The second Neponsit condition, that the walkway covenant touches and concerns the land, is easily met here, since the walkway covenant requires construction of a walkway linking the property with the Bay Street Landing community, and construction of common amenities.  Thus, it “directly affects the uses to which the land may be put and substantially affects its value”(Orange & Rockland Util. v. Philwold Estates, 52 N.Y.2d 253, 263, 437 N.Y.S.2d 291, 418 N.E.2d 1310;  see Johnson v. Nisbet, 68 A.D.3d 1333, 1336, 891 N.Y.S.2d 180).

The third Neponsit condition is satisfied by the undisputed facts establishing the requisite privity between the original grantee and the Partners.  The chain of title as set forth by the parties establishes that the Partners derived their title through a series of conveyances originating from the original grantee who took possession of the property subject to the walkway covenant (see Malley v. Hanna, 65 N.Y.2d 289, 291–292, 491 N.Y.S.2d 286, 480 N.E.2d 1068;  City of New York v. Delafield 246 Corp., 236 A.D.2d at 26–27, 662 N.Y.S.2d 286).

Accordingly, the HOA made a prima facie showing of its entitlement to judgment as a matter of law, and in opposition, the Partners failed to raise a triable issue of fact (see Alvarez v. Prospect Hosp., 68 N.Y.2d 320, 324, 508 N.Y.S.2d 923, 501 N.E.2d 572).  Thus, the Supreme Court should have granted that branch of the HOA's motion which was, in effect, for summary judgment declaring that the walkway covenant runs with the land.  The matter must be remitted to the Supreme Court, Richmond County for further proceedings, including the entry of a judgment, inter alia, declaring that the walkway covenant runs with the land (see Lanza v. Wagner, 11 N.Y.2d 317, 229 N.Y.S.2d 380, 183 N.E.2d 670).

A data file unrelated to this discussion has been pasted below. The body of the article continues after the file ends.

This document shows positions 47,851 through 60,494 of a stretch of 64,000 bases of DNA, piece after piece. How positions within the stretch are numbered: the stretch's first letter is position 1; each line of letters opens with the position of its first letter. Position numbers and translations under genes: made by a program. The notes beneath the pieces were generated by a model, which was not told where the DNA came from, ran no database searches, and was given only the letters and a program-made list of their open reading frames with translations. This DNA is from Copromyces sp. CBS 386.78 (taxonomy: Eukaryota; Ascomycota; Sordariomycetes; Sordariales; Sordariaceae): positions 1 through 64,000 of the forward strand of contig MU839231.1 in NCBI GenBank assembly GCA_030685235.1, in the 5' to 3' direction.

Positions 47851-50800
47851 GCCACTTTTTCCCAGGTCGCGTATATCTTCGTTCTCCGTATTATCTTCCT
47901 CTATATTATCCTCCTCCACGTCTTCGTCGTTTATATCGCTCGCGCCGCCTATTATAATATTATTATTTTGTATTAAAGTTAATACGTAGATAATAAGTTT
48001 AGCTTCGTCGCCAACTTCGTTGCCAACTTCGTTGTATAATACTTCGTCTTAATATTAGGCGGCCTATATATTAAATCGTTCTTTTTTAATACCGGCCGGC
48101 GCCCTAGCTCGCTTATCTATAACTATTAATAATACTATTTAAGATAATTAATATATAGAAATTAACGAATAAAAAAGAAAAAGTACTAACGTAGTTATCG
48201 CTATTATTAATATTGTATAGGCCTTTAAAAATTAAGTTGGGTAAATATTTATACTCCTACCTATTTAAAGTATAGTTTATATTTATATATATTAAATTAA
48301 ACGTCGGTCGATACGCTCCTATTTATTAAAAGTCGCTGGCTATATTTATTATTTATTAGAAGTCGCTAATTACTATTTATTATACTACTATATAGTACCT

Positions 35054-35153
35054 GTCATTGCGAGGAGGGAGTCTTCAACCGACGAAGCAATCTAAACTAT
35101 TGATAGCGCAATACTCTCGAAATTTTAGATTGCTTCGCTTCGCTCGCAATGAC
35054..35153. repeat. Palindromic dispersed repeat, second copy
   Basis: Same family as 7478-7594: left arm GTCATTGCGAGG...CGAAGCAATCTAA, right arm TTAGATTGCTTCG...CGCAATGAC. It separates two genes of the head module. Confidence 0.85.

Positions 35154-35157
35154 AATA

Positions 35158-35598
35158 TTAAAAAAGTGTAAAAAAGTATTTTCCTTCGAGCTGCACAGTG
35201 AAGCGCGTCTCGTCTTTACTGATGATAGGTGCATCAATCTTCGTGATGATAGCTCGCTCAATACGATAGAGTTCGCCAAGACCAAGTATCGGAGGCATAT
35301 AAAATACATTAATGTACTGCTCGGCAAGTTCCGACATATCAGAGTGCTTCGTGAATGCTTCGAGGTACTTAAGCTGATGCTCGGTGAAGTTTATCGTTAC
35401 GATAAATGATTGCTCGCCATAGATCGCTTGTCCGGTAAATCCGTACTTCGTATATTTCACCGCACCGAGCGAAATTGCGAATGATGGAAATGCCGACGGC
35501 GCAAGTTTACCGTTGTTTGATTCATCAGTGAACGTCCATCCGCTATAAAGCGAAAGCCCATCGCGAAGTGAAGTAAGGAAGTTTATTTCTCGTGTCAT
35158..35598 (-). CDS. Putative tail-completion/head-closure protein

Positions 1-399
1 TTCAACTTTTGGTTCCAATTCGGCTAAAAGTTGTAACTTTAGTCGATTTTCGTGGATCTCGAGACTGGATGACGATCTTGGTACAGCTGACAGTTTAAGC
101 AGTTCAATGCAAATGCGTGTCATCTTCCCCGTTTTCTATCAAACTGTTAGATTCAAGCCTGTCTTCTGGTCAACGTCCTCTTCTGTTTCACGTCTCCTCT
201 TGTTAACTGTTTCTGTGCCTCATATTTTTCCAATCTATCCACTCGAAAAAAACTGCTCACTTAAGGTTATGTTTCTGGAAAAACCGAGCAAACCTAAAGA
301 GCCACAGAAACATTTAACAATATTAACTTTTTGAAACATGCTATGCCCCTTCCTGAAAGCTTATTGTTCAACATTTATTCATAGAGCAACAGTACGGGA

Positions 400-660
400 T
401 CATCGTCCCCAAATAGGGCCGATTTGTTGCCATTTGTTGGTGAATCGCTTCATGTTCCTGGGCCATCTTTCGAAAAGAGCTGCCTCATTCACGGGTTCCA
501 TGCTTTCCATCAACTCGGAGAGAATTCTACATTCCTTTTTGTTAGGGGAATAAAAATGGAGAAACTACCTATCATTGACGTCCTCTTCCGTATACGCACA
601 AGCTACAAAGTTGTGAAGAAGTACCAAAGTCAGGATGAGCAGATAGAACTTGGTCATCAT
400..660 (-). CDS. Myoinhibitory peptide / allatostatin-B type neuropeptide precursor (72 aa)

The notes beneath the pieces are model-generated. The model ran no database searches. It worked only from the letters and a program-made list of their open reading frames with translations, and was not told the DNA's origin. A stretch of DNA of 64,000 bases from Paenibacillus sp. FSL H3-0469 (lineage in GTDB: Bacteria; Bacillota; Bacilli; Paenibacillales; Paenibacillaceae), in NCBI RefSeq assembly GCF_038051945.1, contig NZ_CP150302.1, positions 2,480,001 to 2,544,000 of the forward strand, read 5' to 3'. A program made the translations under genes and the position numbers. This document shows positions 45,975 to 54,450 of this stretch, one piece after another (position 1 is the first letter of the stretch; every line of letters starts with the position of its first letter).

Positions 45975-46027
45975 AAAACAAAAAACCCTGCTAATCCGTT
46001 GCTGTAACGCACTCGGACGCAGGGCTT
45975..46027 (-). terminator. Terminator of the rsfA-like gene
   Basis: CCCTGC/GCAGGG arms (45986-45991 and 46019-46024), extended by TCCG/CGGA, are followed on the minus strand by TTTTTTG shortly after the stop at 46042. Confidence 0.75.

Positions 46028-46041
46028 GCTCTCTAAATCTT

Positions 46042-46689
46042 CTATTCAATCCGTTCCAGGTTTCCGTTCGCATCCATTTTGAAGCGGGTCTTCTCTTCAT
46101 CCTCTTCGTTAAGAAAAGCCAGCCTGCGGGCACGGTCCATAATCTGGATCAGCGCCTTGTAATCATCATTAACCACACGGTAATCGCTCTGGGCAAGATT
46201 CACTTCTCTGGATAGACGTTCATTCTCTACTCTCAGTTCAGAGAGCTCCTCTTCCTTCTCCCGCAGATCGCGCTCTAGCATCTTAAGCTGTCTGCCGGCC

DECISION & ORDER ON MOTION

Motion by the respondents, inter alia, to strike point two of the appellant's brief on an appeal from an order of the Supreme Court, Richmond County, dated April 16, 2017, on the ground that it refers to matter dehors the record.  By decision and order on motion of this Court dated November 14, 2017, that branch of the motion was held in abeyance and referred to the panel of Justices hearing the appeal for determination upon the argument or submission of the appeal.

Upon the papers filed in support of the motion and no papers having been filed in opposition thereto, and upon the submission of the appeal, it is

ORDERED that the motion is granted, and point two of the appellants' brief is deemed stricken and has not been considered on the determination of the appeal.

SCHEINKMAN, P.J., MASTRO, MALTESE and BARROS, JJ., concur.